In Macbeth Shakespeare wrote that sleep “...knits up the raveled sleep of care.” So why would anyone want to be purposely reminded of a fearful memory while sleeping? Strange as it may seem, recent research shows that reminders of a scary memory while snoozing may help treat phobias.
Scientists showed volunteers two faces while the volunteers received mild electric shocks. As they viewed a face, the subjects also smelled a specific odor, like clove, mint or lemon. So both the face and the odor were associated with the unpleasant experience of being shocked.
Later, when subjects were in deep sleep they were exposed to one of the odors. When they woke up, they viewed images of the two faces. And their fear reaction to the face associated with the smell was lower than when they saw the other face. Fear was quantified via brain scans and sweat measurement. The study is the journal Nature Neuroscience.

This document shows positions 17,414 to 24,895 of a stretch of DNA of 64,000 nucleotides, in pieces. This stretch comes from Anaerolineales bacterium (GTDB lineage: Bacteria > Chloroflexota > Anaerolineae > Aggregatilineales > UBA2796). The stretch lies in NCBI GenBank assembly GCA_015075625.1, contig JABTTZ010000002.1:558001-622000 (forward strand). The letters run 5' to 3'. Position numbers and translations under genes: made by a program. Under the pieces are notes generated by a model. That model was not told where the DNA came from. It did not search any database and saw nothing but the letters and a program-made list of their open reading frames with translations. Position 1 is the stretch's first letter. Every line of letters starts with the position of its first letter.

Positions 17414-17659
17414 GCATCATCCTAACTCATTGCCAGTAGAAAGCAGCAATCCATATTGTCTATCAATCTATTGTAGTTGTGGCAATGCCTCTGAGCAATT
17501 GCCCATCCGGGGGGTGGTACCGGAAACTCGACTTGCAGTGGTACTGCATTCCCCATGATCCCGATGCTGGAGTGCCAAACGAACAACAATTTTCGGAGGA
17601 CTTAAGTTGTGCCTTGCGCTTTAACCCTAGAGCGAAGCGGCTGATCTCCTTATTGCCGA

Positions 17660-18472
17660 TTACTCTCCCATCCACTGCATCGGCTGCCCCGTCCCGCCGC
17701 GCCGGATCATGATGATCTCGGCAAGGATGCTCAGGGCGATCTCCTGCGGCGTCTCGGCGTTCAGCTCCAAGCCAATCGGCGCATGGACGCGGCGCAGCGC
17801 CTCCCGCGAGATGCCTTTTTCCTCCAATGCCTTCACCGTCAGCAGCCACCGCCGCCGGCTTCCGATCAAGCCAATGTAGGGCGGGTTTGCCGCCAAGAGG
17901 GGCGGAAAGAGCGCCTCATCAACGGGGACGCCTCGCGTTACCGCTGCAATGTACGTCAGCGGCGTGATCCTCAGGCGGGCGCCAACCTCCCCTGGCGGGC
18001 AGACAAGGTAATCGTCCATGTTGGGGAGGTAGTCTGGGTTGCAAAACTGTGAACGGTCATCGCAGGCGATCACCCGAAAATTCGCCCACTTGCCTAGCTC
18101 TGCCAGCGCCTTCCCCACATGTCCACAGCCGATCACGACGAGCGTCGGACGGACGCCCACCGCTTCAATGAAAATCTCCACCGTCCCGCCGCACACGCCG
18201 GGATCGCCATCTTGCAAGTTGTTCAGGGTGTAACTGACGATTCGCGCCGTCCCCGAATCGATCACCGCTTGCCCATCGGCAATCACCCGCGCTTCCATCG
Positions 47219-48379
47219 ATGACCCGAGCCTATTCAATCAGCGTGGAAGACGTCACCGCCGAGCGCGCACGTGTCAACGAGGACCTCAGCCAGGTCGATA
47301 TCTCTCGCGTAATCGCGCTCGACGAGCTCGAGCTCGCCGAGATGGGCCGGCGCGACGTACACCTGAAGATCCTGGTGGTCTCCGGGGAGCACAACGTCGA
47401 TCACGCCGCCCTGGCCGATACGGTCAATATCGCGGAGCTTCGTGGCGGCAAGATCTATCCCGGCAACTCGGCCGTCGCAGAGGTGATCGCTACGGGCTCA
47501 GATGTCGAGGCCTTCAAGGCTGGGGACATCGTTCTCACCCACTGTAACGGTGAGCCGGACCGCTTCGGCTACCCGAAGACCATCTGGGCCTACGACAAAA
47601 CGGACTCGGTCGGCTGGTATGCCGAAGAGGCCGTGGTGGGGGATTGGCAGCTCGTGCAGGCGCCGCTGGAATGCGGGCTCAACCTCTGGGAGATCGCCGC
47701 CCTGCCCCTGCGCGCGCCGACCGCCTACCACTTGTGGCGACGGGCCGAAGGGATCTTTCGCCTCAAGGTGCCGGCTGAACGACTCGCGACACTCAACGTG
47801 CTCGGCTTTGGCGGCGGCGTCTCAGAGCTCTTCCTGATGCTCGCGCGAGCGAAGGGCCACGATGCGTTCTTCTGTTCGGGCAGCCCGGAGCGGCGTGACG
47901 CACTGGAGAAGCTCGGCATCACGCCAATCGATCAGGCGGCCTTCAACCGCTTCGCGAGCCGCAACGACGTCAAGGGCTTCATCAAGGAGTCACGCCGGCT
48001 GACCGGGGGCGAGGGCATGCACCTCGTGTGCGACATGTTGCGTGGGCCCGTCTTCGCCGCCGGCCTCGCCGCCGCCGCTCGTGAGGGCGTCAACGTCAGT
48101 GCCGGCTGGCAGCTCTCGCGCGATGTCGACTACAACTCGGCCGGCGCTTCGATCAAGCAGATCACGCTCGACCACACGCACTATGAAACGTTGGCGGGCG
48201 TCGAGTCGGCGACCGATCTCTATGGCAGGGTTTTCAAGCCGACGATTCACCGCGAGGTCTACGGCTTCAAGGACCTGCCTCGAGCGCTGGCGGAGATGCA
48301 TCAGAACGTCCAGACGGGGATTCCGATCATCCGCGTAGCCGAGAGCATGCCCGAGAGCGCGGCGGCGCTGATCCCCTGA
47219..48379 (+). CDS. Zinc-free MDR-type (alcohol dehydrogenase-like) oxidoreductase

It’s known that people can overcome phobias by exposure to the feared object or behavior while awake. This study marks the first time scientists have tried exposure—albeit through a conditioned response—during sleep to reduce fear. For phobic people, it could be a dream come true.
[The above text is a transcript of this podcast.]
[Scientific American is part of Nature Publishing Group.]